Saturday, July 5, 2008

Clyde City Picnic

The City of Clyde TX held a 5th of July picnic at the Clyde Lake City Park. The day began with a bass fishing tournament. The winners were anounced about 1pm. The biggest bass caught was 7.875 lbs. The next biggest died before weigh in even though they tried to revive it. The rest were released back into the lake for another fisherman's dream catch.

The cookoff started with judging desserts, then beans, chicken, ribs and brisket, in that order. The food all had to be cooked on grills or smokers. We walked through the campground to see the cook teams setups. Many were almost outdoor kitchens. The man who won first in the dessert competition had an oven in his smoker grill. He cooked a cobbler as the first thing he had ever cooked. His cobbler was gone before we had a chance at trying any but another team gave us a serving of their peach cobbler with gingerbread topping. They also had a blueberry pie they had cooked. The picnic organizer said that next year another catagory of cooking would be added to the cookoff, All Other. People cook salsas, veggies and many other things on a grill so this will be their catagory.

There were about 12 servings of chicken that I tasted, cleansing the palate with dill pickle slices and drinking water between the servings. Since the servings were identified only by numbers I have no idea how my judging contributed to selecting the winners. R's rib-tasting was handled the same way. We stayed around until the points were all tallied & watched the first, second and third place winners receive their plaques and checks.

The wind blew and kept us cooler when we were in the shade but after being out for more than 5 hours, we were ready to head for home. The music was still playing, different bands every two hours, and other events were going on. The fireworks would start about 10pm but we were tired and wanting to put our feet us & have some peace & quiet. Photos found at:
http://picasaweb.google.com/patjreece/ClydeCityPicnic

Wednesday, July 2, 2008

Fort Griffin Fandangle, Albany Texas

Every year the last two weeks in June sees Albany decked out as Frontier Texas. Their celebration of the history and settlement of this area of TX is boisterous and colorful. The prairie is filled with music, gunshots and the jingle of horse bridles. There are many events and shows that happen, but I will only tell about the ones we attended. You can learn more about the Fandangle at this website: http://www.fortgriffinfandangle.org/

We started the fun on Friday afternoon with an organ concert at the Matthews Memorial Presbyterian Church. The church was founded in 1880 and the present stone structure was erected in 1898. The church was remodeled in 1954 and the present organ was installed. The organ was given in memory or Caroline Spears Matthews, by her children. The pipe organ was built by Otto Hoffmann of Austin TX and used some parts from a 1910 organ. This was the first modern tracker organ in the US to be permanently installed in a contemporary case. We heard Sandy Abel play a wonderful mix of classical, patriotic and religious music. Although we felt the concert was over too soon, the audience was invited to get a closer look at the organ and ask questions of Ms Abel. She gave us information such as the organ keys were ivory overlaid with wood.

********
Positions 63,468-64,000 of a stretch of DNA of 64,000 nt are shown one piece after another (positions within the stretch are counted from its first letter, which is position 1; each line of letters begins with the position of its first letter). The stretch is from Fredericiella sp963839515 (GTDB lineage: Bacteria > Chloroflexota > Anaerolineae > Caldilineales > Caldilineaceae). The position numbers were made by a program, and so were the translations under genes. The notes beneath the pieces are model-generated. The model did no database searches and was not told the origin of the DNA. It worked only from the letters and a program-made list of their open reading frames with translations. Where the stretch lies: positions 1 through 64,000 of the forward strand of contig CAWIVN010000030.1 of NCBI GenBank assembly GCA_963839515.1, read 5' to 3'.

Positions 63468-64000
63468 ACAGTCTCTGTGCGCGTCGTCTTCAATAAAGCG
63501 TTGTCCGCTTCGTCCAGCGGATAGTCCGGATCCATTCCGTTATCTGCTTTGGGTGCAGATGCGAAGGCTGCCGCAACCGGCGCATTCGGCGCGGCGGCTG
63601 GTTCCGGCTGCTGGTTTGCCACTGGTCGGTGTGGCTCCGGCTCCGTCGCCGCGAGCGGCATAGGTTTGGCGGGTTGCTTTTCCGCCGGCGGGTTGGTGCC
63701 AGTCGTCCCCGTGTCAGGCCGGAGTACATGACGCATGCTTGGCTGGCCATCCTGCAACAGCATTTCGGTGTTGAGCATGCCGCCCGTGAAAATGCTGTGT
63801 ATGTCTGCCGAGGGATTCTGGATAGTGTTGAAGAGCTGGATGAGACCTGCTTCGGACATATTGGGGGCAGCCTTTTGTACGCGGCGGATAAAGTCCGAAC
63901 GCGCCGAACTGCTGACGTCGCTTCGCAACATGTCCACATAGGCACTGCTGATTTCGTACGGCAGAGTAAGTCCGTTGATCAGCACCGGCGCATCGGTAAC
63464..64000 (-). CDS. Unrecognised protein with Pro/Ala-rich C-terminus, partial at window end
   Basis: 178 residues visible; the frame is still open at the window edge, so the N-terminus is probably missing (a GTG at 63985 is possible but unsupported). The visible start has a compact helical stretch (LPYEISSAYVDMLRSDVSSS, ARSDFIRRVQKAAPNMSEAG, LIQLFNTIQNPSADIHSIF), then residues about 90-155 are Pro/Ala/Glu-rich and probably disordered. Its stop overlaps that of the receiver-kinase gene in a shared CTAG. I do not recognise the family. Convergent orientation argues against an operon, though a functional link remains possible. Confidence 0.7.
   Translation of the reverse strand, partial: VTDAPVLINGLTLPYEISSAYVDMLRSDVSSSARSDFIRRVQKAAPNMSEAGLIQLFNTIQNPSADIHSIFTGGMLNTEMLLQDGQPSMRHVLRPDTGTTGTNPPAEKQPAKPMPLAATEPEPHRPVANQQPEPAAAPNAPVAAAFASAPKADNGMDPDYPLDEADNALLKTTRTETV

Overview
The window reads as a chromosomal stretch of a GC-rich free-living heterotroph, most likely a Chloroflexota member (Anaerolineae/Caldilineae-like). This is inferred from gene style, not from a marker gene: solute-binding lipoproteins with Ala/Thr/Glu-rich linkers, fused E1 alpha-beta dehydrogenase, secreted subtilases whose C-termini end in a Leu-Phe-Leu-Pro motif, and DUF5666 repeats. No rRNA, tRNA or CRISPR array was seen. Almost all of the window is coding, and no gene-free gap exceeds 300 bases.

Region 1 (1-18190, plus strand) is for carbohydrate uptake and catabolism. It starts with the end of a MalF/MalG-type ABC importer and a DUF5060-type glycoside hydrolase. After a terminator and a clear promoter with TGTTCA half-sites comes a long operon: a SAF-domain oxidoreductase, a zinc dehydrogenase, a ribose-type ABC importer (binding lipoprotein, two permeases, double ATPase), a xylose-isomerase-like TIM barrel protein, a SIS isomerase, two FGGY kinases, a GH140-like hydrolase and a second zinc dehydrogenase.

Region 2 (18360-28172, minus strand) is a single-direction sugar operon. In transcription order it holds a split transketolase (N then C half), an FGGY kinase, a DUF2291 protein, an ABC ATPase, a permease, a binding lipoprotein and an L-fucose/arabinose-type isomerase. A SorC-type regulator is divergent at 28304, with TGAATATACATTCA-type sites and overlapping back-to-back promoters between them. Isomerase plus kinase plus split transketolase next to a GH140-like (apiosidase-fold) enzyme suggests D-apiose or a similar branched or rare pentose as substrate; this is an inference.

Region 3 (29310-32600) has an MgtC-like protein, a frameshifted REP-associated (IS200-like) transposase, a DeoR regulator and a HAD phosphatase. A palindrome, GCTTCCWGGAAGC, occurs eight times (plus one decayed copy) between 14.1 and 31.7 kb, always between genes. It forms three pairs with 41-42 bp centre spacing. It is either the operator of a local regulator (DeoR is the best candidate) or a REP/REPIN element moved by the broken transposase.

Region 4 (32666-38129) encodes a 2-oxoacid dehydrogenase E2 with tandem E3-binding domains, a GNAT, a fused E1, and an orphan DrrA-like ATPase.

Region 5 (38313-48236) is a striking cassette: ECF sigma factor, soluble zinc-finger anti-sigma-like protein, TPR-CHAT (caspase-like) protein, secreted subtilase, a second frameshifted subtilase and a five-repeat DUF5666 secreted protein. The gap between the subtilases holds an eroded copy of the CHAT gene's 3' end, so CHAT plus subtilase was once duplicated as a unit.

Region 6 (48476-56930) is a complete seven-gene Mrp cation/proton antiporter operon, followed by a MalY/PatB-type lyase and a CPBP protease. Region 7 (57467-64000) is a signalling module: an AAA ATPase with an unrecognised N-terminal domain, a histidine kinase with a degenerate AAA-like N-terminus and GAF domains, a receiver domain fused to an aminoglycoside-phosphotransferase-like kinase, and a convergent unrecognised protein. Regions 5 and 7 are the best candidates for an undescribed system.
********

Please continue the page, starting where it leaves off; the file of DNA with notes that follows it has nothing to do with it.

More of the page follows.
We then visited the Shackelford County Courthouse where we admired the great woodwork that was restored recently. Then on to the Courthouse grounds to see the history reenactment of an officer’s camp. On display were many articles from a typical camp site, Including two plaques. These were made in China of compressed tea leaves. One for green tea and one for black tea. The wealthy people of the nineteenth century often had these plaques displayed on their walls as artwork. The poorer people could only afford a tiny corner of a plaque to use to make a cup of tea. Also on the Courthouse grounds were some actors ready for a showdown and gunfight. We made a brief stop by the pen where a longhorn was a very disinterested observer.

In a small city park, we saw the old Ledbetter Picket House built near Ft Griffin in the 1870’s. In the dog trot area was a quilt frame with a quilt in progress on it. Behind the house were kettles from the 1860’s Ledbetter Salt Works, a major supplier of salt to the Confederacy. Also in that park is the Georgia Memorial, a beautiful fountain built in 1976 to honor the Georgia Battalion who joined Texas troops at Goliad in March 1836. Eighty three Georgia Volunteers died during that battle. Also in the park is an artwork of Three Avacodos.

Around 8 pm we went to the Prairie Theater to celebrate the 70th anniversary of the Fort Griffin Fandangle. This show was first produced by high school students at their football stadium. The city of Albany adopted the show as a theme for the city and began to produce it with all ages in the cast. On this anniversary year two men who were in the original productions participated once again. The show begins with a beautiful flag parade of galloping horses crossing the huge grassy stage. The horses weave in and out at what seemed to me breakneck speed without every colliding or stumbling. Graceful women riding sidesaddle joined the male flag bearers. The narrators are the only spoken voices during the show. The music & dancing is very good. For a small town, Albany has produced many excellent voices. The show is long (about 2 hours) but there are very few slow moments. It carries you along on the magic carpet of music, laughter and pure enjoyment.

Photos are at: http://picasaweb.google.com/patjreece/FortGriffinFandangle